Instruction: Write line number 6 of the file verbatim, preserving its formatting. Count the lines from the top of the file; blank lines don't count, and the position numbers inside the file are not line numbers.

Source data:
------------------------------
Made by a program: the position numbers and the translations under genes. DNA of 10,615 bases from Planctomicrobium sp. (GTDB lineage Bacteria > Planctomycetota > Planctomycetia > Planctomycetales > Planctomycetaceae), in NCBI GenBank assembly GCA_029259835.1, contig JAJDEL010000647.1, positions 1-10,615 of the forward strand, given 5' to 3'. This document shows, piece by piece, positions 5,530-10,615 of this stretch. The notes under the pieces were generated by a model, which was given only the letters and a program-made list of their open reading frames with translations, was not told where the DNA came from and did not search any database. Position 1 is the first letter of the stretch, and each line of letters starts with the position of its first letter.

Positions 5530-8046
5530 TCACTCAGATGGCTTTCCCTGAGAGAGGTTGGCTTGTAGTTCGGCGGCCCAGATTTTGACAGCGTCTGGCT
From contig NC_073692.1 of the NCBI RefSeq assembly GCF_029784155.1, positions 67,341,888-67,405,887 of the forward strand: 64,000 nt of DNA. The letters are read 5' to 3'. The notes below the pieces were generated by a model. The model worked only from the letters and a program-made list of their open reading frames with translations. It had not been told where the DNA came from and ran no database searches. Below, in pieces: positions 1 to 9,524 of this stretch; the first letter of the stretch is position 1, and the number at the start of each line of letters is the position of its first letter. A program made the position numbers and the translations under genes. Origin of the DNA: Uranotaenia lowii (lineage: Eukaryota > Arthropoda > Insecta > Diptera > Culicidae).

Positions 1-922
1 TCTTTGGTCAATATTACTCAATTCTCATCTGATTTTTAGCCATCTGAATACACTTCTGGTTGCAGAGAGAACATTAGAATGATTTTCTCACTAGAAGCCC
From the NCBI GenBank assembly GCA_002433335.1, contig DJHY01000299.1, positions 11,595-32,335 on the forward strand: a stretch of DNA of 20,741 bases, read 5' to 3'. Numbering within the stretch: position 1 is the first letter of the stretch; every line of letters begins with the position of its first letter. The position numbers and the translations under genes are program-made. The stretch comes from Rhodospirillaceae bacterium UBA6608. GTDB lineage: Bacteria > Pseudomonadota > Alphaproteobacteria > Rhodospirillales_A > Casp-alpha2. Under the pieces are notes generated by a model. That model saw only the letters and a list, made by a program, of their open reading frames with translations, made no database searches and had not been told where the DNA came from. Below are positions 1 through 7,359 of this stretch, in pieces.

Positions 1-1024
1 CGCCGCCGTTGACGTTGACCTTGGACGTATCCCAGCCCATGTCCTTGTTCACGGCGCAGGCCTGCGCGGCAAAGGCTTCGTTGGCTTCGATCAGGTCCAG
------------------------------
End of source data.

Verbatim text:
1 TCTTTGGTCAATATTACTCAATTCTCATCTGATTTTTAGCCATCTGAATACACTTCTGGTTGCAGAGAGAACATTAGAATGATTTTCTCACTAGAAGCCC